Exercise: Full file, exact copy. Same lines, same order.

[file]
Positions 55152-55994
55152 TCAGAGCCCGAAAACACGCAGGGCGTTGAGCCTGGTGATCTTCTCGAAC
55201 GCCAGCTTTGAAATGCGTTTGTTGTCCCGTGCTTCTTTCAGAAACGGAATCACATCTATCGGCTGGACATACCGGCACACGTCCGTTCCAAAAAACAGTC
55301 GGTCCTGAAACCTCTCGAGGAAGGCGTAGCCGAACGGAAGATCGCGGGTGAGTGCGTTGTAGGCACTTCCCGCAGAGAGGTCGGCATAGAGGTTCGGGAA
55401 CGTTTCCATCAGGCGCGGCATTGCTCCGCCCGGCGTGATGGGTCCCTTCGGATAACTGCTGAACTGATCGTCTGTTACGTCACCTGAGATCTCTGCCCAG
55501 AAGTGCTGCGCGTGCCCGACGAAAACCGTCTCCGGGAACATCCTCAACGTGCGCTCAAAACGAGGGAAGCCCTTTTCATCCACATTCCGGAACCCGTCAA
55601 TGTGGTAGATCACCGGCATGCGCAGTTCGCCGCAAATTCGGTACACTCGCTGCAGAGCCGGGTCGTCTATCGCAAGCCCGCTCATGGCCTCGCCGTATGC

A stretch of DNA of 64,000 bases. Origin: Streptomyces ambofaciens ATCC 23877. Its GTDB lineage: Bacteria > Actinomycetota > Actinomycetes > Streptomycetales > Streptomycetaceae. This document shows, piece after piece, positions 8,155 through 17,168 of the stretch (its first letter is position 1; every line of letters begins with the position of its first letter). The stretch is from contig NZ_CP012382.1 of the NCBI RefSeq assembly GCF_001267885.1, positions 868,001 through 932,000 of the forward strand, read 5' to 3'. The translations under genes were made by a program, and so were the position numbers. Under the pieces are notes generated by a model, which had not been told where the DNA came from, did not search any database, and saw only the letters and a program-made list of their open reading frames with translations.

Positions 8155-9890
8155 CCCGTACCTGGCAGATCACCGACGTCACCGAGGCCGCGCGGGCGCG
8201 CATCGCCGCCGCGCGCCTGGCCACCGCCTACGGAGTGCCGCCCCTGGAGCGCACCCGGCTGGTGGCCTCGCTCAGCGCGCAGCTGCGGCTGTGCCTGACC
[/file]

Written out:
Positions 55152-55994
55152 TCAGAGCCCGAAAACACGCAGGGCGTTGAGCCTGGTGATCTTCTCGAAC
55201 GCCAGCTTTGAAATGCGTTTGTTGTCCCGTGCTTCTTTCAGAAACGGAATCACATCTATCGGCTGGACATACCGGCACACGTCCGTTCCAAAAAACAGTC
55301 GGTCCTGAAACCTCTCGAGGAAGGCGTAGCCGAACGGAAGATCGCGGGTGAGTGCGTTGTAGGCACTTCCCGCAGAGAGGTCGGCATAGAGGTTCGGGAA
55401 CGTTTCCATCAGGCGCGGCATTGCTCCGCCCGGCGTGATGGGTCCCTTCGGATAACTGCTGAACTGATCGTCTGTTACGTCACCTGAGATCTCTGCCCAG
55501 AAGTGCTGCGCGTGCCCGACGAAAACCGTCTCCGGGAACATCCTCAACGTGCGCTCAAAACGAGGGAAGCCCTTTTCATCCACATTCCGGAACCCGTCAA
55601 TGTGGTAGATCACCGGCATGCGCAGTTCGCCGCAAATTCGGTACACTCGCTGCAGAGCCGGGTCGTCTATCGCAAGCCCGCTCATGGCCTCGCCGTATGC

A stretch of DNA of 64,000 bases. Origin: Streptomyces ambofaciens ATCC 23877. Its GTDB lineage: Bacteria > Actinomycetota > Actinomycetes > Streptomycetales > Streptomycetaceae. This document shows, piece after piece, positions 8,155 through 17,168 of the stretch (its first letter is position 1; every line of letters begins with the position of its first letter). The stretch is from contig NZ_CP012382.1 of the NCBI RefSeq assembly GCF_001267885.1, positions 868,001 through 932,000 of the forward strand, read 5' to 3'. The translations under genes were made by a program, and so were the position numbers. Under the pieces are notes generated by a model, which had not been told where the DNA came from, did not search any database, and saw only the letters and a program-made list of their open reading frames with translations.

Positions 8155-9890
8155 CCCGTACCTGGCAGATCACCGACGTCACCGAGGCCGCGCGGGCGCG
8201 CATCGCCGCCGCGCGCCTGGCCACCGCCTACGGAGTGCCGCCCCTGGAGCGCACCCGGCTGGTGGCCTCGCTCAGCGCGCAGCTGCGGCTGTGCCTGACC